Aims
3 The aim of HID regulatory intervention programmes is to:

Confirm, through sampling, that dutyholders have properly focused their risk
management efforts on major accident hazards.

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Confirm that where dutyholders are subject to a permissioning regime, the basis

of the demonstration remains valid and that the dutyholder can show they are
effectively controlling risks.
Take proportionate action, including enforcement, to ensure that dutyholders
make improvements where there is evidence of significant shortfalls or failures in
the way they have implemented control measures.

Delivery
4 HID will:

Plan intervention programmes on the basis of a common approach to risk

ranking.
Assign greater emphasis to higher risk activities and poor performers.
Use operational intelligence from multiple sources including safety cases/
reports, previous performance and intrinsic hazard to make best use of its
resources.
Intervene with dutyholders at the right organisational level and, in particular, with
senior managers and leaders.
Inspect to common processes by sampling key elements of a dutyholders
major hazard management arrangements.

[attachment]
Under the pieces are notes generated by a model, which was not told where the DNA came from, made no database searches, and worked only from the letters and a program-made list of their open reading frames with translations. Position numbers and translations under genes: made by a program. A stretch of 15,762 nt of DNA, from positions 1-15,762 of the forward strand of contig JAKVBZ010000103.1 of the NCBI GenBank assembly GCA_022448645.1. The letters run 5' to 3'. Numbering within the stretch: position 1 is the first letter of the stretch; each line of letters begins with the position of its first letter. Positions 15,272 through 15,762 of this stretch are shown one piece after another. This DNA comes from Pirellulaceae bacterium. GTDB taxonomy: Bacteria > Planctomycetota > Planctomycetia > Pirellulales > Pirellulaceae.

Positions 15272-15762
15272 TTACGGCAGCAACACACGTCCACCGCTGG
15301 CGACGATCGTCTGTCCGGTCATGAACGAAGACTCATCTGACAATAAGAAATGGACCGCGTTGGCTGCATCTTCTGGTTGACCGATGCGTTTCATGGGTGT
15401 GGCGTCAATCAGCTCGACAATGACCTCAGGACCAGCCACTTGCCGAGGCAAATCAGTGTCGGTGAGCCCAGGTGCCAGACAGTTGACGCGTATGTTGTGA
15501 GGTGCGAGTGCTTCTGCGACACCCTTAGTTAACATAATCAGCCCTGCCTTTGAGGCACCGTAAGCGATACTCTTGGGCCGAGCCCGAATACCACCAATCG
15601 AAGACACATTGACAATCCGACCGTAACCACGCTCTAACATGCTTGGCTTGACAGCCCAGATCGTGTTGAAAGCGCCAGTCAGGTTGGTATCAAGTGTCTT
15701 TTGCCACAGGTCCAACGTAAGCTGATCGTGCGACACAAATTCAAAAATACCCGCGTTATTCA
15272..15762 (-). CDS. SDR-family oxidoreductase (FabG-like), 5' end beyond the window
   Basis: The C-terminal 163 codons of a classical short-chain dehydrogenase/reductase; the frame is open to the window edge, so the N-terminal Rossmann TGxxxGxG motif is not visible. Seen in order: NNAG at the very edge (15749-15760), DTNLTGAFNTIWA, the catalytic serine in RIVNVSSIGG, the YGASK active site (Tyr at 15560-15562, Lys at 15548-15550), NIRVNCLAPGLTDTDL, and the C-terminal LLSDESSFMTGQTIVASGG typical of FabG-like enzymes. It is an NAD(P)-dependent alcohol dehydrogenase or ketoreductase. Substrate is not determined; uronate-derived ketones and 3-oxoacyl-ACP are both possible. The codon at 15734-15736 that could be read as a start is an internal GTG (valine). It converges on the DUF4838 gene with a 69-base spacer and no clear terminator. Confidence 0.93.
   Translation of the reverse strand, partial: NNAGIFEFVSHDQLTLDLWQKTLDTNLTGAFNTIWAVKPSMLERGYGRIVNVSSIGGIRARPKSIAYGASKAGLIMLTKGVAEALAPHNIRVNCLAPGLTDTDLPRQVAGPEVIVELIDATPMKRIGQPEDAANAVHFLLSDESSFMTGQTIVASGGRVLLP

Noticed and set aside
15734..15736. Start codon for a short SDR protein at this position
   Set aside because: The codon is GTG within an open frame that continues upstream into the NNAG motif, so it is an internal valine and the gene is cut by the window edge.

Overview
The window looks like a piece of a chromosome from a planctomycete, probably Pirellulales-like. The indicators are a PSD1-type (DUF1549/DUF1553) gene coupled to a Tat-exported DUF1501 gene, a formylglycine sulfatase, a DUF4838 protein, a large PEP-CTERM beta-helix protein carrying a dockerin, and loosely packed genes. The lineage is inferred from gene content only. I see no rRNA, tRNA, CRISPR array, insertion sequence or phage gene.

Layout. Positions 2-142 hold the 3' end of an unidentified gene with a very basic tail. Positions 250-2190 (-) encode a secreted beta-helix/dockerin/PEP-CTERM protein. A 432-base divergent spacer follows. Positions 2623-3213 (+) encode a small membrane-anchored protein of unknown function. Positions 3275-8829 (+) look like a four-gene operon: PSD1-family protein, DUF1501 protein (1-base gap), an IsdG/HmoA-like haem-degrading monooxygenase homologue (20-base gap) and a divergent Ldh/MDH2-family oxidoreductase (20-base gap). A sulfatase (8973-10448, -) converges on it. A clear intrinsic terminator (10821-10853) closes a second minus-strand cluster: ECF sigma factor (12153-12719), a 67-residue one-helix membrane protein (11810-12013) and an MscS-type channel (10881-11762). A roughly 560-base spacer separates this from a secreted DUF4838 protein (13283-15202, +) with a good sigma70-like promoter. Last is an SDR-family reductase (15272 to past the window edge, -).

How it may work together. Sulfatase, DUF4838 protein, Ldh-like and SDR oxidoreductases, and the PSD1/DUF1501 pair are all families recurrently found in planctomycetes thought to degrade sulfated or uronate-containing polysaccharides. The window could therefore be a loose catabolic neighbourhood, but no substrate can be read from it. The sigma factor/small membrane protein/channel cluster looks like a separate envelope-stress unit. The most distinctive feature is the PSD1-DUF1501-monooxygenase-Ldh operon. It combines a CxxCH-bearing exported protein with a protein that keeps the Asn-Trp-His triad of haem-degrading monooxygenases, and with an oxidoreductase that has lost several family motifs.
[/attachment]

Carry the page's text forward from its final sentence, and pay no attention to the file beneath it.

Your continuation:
Confirm and react as appropriate to any evidence of failure by a dutyholder
to demonstrate that commitments made in permissioning documents (safety
cases, safety reports, licences) remain valid.
Be open with dutyholders about the purpose, content and timing of
inspections.
Hold dutyholders to account for their risk management, take appropriate action
in line with HSEs Enforcement Policy Statement and make enforcement
decisions based on the EMM.
Clearly communicate with dutyholders in terms which make clear where
compliance has not been achieved, what measures are needed to achieve
compliance and to what timescale.
Confirm any regulatory actions with employee representatives.
Follow up with dutyholders to confirm that any necessary improvements have in
fact been achieved.